The Fit Student—Finding the Joy in Alzheimer’s

We all have issues.  Those issues make life beautiful.  They offer learning grounds, chances to grow, opportunities to see the positive in the direst of situations.  They challenge us to keep our hearts filled with hope and love.  And everyone loves a hero, right?  The person with cancer who runs with an artificial leg across Canada (yes, you Terry Fox).  The man with no arms and no legs who captivates during his motivational speeches.  The young girl deemed a “vegetable” who goes on to accept her college degree.  We can turn any negative into a positive with just one upward stroke.

And Alzheimer’s is no different

As a teen, I volunteered at the Alzheimer’s Society.  On my first day, I got a shocker.  The people with Alzheimer’s didn’t look at all confused.  They looked happy.  I painted their nails.  We listened to their favorite songs.  We chitchatted over tea and later went on fun outings.  Not one soul showed signs of the nightmares of Alzheimer’s.

“Alzheimer’s isn’t so bad,” I told my dear friend.  I felt proud to have discovered this.  But decades later, I lost grasp of that insight.

Not long ago, Grandma got Alzheimer’s.  Recently, I saw a picture of Grandma.  She was beaming in her photo, happier than I ever remembered her.  Mom, saddened, said, “Grandma’s in her happy place, but no longer knows me.”

I couldn’t stop thinking about that comment.  Was Grandma truly happy, I wondered?

And then I read this book: Finding Joy in Alzheimer’s: New Hope for Caregivers by Marie Marley, PhD and Daniel C.  Potts, MD, FAAN.  The book reminded me that we’re meant to find joy in everything—even in our tragedies.

The books states that “The question to be asked is not ‘Why do bad thing happen to good people?’  but ‘How do we and the ones we care for make the most of the present situation, grow in the process, and live as joyfully, peacefully, and lovingly as possible?’” (24%).

So, how can we live as joyfully, peacefully, and lovingly as possible—in the face of our direst days?  Authors Marie Marley and Daniel C.  Potts (2015) outline ways to do so for your loved one with Alzheimer’s.  But these tips apply to anyone, in any circumstance.

Here is a sampling of those tips to help the person with Alzheimer’s—or anyone, for that matter—find joy:

First, “Don’t even bring up topics that may upset them.  This may lead to a nasty argument, so if you don’t generally agree about politics or religion, just don’t bring them up” (28%).  Paul Friedman says we only think or say one word at a time.  Make the most of that one word.  Let it bring the harmony you deserve.

Second, “Don’t even think about arguing with a person who has Alzheimer’s.  You can’t win.  Again, the issue you’re tempted to argue about probably isn’t important” (27%).

“Do not correct the person: This may embarrass him or lead to an argument.  For example, if he says it’s Christmas time when it isn’t, just let it go.  It isn’t really important that he knows what season it is.  Don’t try to drag the person into your reality.  Meet him in his” (27%).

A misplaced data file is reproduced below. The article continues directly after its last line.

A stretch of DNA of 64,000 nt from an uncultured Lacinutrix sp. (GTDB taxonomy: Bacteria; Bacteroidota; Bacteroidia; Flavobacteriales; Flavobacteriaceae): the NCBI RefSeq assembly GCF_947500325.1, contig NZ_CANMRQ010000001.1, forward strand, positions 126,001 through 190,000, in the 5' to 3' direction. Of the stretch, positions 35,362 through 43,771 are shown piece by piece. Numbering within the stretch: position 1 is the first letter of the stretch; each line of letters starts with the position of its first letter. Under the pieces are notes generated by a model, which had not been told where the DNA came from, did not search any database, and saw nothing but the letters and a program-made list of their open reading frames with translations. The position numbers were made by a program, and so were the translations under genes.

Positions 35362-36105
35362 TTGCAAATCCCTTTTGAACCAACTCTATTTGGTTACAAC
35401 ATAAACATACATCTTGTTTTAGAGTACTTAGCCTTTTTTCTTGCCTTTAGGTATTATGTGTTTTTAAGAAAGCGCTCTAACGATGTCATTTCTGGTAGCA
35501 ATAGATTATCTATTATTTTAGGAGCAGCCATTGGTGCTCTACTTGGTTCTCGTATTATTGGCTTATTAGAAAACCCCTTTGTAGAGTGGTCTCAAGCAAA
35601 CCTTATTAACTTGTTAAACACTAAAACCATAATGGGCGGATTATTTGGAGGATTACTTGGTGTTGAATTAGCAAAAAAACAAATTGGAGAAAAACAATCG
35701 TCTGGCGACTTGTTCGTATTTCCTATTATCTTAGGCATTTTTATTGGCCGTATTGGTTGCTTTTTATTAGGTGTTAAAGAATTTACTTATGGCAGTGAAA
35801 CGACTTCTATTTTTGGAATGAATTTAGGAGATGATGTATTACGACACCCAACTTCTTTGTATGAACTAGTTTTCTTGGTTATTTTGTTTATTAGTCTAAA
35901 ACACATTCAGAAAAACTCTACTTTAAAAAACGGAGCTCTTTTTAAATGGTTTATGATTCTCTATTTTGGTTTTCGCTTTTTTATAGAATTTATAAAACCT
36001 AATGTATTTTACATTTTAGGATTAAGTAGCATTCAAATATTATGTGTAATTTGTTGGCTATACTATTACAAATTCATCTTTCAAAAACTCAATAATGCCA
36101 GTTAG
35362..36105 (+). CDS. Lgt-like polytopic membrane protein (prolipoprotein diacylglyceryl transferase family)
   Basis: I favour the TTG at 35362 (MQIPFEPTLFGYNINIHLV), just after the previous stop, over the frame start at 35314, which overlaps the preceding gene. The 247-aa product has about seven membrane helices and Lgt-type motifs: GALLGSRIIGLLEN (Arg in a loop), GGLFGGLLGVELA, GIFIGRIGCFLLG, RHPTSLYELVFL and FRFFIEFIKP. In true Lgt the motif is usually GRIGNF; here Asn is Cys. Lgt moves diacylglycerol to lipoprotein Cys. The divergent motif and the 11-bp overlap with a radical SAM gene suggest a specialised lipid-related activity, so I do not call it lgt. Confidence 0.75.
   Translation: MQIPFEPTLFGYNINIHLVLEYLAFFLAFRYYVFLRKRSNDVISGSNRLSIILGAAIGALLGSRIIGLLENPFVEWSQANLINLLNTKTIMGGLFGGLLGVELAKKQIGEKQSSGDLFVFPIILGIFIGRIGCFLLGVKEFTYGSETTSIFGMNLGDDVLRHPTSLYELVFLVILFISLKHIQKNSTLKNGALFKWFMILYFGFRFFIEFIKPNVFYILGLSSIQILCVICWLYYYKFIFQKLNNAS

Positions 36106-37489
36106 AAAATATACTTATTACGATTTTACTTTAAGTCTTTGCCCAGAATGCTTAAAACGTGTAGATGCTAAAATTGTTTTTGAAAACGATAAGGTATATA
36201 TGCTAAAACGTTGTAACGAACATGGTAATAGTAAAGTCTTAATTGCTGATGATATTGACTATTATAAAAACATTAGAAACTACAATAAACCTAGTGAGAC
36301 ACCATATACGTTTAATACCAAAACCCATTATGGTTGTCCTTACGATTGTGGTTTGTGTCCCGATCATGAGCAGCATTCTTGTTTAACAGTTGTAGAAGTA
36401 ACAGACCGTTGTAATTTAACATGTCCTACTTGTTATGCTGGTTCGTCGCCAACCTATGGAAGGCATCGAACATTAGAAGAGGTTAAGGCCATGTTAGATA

“If the person starts getting agitated, stop what you’re talking about.  If you quickly change the subject, he will probably forget all about the previous, upsetting topic” (27%).  A good way to prevent agitation is to make every thought and comment upbeat.  That way, no-one feels bad.  Watching your thoughts takes constant effort but leads to joy.

“Turn negatives into positives.  For example, say, ‘Let’s laugh’ instead of ‘Don’t be so serious.’  Or ‘Let’s do this’ instead of ‘Don’t do that’” (26%).  Reframe thoughts about yourself into positives, too.  It’ll help you take life less seriously when troubled.

“Validate feelings.  Don’t try to convince people with Alzheimer’s that they shouldn’t be feeling a certain way, especially if they are sad or upset ….  After that, say something reassuring.  Then change the subject to something pleasant” (27%).  You have something more amazing: your soul.  Your soul is unconditional love (or God).  And you feel unconditional love most intensely when you give it, not when you receive it.  And anyone can give love—to God, to a friend, to a flower, to a carrot.  So, when sadness arises, reassure the one saddened.  Then return to your soul’s natural state of sending out love.   Sending nothing but love takes constant effort but leads to joy.   And it keeps things pleasant.

“Smile frequently.  Smile if you’re telling a humorous story or if you’re loved one is telling you one.  Also, smile if one of you is talking about something pleasant.  Research has shown that smiling at a person can cause that person to feel better and smile back” (25%).  Treat that person like a celebrity taking the time to share laughter with you.  Relish in the good feelings.

To repeat, the book states, “The question to be asked is not ‘Why do bad thing happen to good people?’  but ‘How do we and the ones we care for make the most of the present situation, grow in the process, and live as joyfully, peacefully, and lovingly as possible?’” (24%).

In other words, your positivity can stoke life’s fires into eternal bonds.

References
Marley, Marie, PhD, & Potts, Daniel C.  (2015).  Finding Joy in Alzheimer’s: New Hope for Caregivers.  E-book.
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